HealthManagement, Volume 1 / Issue 4 Winter 2006

Ensuring the Security of Radiological Networks

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Giacomo Luccichenti, MD


Dept of Radiology

IRCCS Fondation Santa Lucia

Rome, Italy

[email protected]



Chief Technical Officer

Dilogix S.r.l.

Rome, Italy

[email protected]


Giulio Evangelisti


Dilogix S.r.l.

Rome, Italy

[email protected]


FilippoCademartiri, MD,PhD

Staff Radiologist

Dept. of Radiology

Azienda Ospedaliero-Universitaria di Parma

Parma, Italy

[email protected]


StefanoBastianello, MD,PhD

Professor of Neuroradiology

Dept. Of Neuroradiology

University of Pavia – IRCCS Fondazione C.Mondino

Pavia, Italy

[email protected]

Over the past decade, the development of networking systems has dramatically improved the management of patient information and, as a consequence, the radiological workflow. On the other hand, the accessibility to a patient’s data and images puts confidential information at risk. Every person in a hospital is somehow involved in safekeeping this information: from the system architect during the building and planning stage, to the medical and non-medical personnel in putting  the information after implementation.

Clearly, the in-depth knowledge of security criteria cannot be required from all of these people. However, it may be useful for them to be aware of general protection strategies, management and security issues involved in the access to patient information.

Network Security Issues

Because the structure of TCP/IP networks allows for the exchange of data between IP nodes that are interconnected, data can be carried not only directly, but also through other nodes. Therefore, the structure of TCP/IP networks exposes this information to several security problems:

• Sniffing: other people can see transmitted data that is flowing through the node they can have access to;

• IPhijacking: the Internet is a distributed network. In particular cases, this can allow a node to get the “IP identity” of another node;

• Denial of Service: software applications that are used to provide network services can be crashed if they receive a particular sequence of data. When such software crashes, the service can have problems or can even stop; and

• Hacking: with the same technique used for Denial of Service, the partial or the complete control of the device can be taken from the outside.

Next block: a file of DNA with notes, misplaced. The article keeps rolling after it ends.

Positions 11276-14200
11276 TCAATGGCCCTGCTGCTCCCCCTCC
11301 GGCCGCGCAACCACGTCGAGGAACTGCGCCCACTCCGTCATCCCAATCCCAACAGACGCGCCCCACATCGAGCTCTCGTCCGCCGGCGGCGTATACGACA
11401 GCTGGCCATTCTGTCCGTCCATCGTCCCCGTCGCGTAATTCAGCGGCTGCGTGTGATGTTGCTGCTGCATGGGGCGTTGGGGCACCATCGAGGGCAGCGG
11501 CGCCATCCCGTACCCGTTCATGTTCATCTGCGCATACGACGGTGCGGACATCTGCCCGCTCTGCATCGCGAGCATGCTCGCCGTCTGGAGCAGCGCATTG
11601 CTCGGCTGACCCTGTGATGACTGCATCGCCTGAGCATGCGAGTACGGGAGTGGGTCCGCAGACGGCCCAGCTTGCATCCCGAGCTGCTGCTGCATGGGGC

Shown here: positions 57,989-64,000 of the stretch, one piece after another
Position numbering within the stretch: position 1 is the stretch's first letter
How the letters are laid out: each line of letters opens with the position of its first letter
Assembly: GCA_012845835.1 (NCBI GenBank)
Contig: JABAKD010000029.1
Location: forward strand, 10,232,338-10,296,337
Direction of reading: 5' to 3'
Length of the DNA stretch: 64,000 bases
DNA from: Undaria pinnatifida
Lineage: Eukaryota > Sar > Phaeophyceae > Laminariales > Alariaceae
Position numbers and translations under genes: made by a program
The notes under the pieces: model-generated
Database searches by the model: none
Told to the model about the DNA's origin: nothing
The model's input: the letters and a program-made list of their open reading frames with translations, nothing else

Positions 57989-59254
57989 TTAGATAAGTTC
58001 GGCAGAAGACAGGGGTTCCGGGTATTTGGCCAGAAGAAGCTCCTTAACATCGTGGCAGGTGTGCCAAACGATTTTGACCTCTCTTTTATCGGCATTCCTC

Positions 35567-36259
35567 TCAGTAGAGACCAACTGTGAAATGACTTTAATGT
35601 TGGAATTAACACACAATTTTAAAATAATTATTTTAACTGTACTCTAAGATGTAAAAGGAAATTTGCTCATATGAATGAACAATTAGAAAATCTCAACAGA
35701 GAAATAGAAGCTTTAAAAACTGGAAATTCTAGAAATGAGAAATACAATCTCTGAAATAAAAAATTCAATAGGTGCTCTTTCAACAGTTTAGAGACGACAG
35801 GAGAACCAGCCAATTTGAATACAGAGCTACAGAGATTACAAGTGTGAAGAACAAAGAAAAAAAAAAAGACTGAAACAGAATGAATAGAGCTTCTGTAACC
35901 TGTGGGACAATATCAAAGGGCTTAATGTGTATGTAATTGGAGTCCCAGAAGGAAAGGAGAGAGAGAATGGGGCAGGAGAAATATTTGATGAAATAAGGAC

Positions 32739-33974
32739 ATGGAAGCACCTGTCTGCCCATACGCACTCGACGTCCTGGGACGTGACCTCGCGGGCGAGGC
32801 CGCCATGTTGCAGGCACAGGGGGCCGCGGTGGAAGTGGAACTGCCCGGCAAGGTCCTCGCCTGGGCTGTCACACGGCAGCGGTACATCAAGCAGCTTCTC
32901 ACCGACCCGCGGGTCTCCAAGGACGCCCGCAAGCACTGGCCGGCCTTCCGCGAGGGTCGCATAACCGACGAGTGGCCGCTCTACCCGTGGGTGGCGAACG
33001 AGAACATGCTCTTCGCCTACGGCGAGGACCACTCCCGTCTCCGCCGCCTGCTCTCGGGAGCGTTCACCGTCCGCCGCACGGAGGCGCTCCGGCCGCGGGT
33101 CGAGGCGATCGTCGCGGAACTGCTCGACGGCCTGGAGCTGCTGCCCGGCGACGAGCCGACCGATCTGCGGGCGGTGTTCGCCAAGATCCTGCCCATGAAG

In implementing network and information security measures in a radiological network, the following guidelines should be employed:

1. Identify a computer specialist proficient in network security and legal issues;

2. Check the security (physical, behavioural, and network /software issues) with the computer specialist, following established security standards;

3. Define the radiological devices that will be used and the staff who need to access the network (and their corresponding access level);

4. Train people accessing the network on the organisation’s standard security procedures; and

5. Plan a periodical security audit and a subsequent activity report.


Information Security Issues

Information security encompasses the safety measures for preserving information from damage, resulting from unsuitable, unwanted and illegal use. For the purpose of this article, we have identified three categories of security issuesnand what measures should be taken to protect information in each:

Physical Issues

• Areas where information is present must be protected from physical and chemical damage; and

• Access to places where information is produced, managed and stored must be restricted and recorded.


Behavioural Issues

• Personnel working in a hospital should be periodically trained on general concepts of security issues; and

• Standard Operating Procedures (SOPs) should be developed in order to avoid omissions, reduce errors and protect information from unwanted or illegal access.


Network and Software Issues

• Access to computers where information is produced, managed and stored must be restricted and recorded;

• SOPs for accessing information should be present; and

• The network (and the computers) must be controlled.

This list of topics may also be useful in verifying information security in a radiological department.


Security Solutions
Protect the Ordinary PC LAN

The ordinary PC network should be protected through the implementation of an appropriate firewall to protect the LAN from the WAN. However, a firewall isn't sufficient without the proper configuration appropriate to meet the security requirements and the accessibility of the network it is installed on.

Create a Separate Radiological LAN

Mission critical devices such as scanners, printers and radiological workstations may be positioned on a network that is physically separated from the network of the ordinary PCs, thus increasing performance and avoiding data sniffing from ordinary PCs. A firewall should control the interaction between the “radiological network” and the ordinary PC network to provide, if needed, accessibility to inner services.

Teleradiology Issues

Teleradiology systems are much more difficult to protect. As a general rule, any connection to the exterior of the LAN should be encrypted and access should be granted only after proper authentication has occurred.

If there is the need to share the services between the two distant LANs,aVirtual Private Network (VPN) can be established through the creation of an “encrypted tunnel”. The most common encryption protocols used in such transmissions are Secure Socket Layer (SSL) or Transport Layer Security (TLS).

Authors<br> Giacomo Luccichenti, MD StaffNeuroradiologist Dept of Radiology IRCCS Fondation Santa Lucia Rome, Italy [email protected] ww

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